Looking north on Washington Street from the corner of Essex Street in the center of Salem, around 1906. Image courtesy of the Library of Congress, Detroit Publishing Company Collection.
The scene in 2017:
One of the great features of Salem is its remarkably well-preserved downtown area, with hundreds of historic buildings that date as far back as the 17th century. Here in the center of the city, both Washington Street and Essex Street are lined with historic commercial blocks, although this particular view of Washington Street does not have very many buildings that survive from the first photo. In fact, the only building that is easily identifiable in both photos is the Neal and Newhall Building on the far right. This was built in 1892 at the northeast corner of the intersection, and is still standing with few significant changes except for the ground floor storefront and the balustrade atop the roof.
The other buildings beyond the Neal and Newhall Building on the right side of the street are still standing from the first photo, although it is hard to tell from this angle. These include, starting in the foreground, the Newhall Annex (c.1902), City Hall (1837), and the Kinsman Block (c.1882). However, on the more visible left side of the street, not much remains from the first photo. In the distance, near the center of the photo, is the Tabernacle Congregational Church, which was built in 1854 and demolished in 1922 to build the current church building on the site. Next to the church, barely visible at the base of the steeple, is the Odell Block, which was built in 1890. This three-story brick commercial block is the only building on the left side of the first photo that has survived largely unaltered.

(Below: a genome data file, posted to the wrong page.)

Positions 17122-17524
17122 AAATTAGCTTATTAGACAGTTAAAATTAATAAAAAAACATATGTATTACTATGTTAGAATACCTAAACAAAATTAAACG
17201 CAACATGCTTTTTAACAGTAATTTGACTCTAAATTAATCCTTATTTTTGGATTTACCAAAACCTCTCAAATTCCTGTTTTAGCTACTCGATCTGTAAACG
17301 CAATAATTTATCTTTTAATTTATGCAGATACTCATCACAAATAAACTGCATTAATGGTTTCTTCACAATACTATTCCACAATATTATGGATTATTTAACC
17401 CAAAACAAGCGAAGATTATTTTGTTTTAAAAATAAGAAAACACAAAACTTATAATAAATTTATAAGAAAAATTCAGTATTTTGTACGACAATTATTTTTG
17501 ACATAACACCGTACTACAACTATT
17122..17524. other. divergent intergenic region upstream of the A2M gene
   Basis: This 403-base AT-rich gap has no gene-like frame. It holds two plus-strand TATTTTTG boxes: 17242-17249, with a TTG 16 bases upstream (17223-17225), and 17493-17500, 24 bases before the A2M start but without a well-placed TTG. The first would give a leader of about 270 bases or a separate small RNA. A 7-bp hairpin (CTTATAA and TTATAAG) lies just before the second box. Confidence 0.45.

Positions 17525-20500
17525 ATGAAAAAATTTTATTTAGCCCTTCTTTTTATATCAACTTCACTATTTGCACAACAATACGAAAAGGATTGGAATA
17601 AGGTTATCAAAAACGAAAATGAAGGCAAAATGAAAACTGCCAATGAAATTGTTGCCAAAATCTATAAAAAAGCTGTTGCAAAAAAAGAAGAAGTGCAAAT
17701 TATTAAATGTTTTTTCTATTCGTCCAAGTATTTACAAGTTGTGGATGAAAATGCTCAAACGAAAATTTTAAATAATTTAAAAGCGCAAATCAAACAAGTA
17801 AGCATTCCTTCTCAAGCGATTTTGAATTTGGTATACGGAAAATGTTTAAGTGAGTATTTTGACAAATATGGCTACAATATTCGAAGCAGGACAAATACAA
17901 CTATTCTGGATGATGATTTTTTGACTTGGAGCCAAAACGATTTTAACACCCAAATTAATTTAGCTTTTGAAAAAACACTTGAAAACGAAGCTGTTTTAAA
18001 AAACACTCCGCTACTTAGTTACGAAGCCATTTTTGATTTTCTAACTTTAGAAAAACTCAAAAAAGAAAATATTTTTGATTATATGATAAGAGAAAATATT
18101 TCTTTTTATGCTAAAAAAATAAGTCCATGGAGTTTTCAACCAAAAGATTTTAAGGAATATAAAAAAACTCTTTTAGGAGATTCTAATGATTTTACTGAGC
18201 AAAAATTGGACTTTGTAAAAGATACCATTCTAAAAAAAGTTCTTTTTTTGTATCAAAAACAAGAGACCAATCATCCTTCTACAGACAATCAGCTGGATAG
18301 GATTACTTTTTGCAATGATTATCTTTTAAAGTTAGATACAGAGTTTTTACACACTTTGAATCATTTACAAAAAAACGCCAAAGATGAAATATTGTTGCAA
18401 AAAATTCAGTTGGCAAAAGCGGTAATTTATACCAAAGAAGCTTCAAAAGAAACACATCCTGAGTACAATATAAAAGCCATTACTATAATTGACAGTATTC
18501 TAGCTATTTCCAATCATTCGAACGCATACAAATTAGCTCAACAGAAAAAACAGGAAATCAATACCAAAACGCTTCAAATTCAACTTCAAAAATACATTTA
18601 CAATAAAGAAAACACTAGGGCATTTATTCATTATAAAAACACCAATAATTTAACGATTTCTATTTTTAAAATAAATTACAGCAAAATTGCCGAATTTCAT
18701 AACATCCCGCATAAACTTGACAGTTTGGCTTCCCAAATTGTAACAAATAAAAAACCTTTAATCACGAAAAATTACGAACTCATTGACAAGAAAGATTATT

The only other building on the left side of the street that apparently still stands today is the one on the left side, with the American flag flying above it in the first photo. This was the home of the William G. Webber dry goods business, and the signs on the building advertise for other tenants such as the New York Life Insurance Company and the Merchants National Bank. It was known as the Endicott Building, and its National Register of Historic Places listing indicates that it was built in 1885 and remodeled in 1911. However, the first photo shows a date of 1872, which suggests that it was actually a little older. The 1911 renovations apparently altered most of the original exterior, though, and the building went through even more dramatic changes in recent years, adding several stories to the top of the original building, and today there are no visible remnants from its original turn-of-the-century appearance.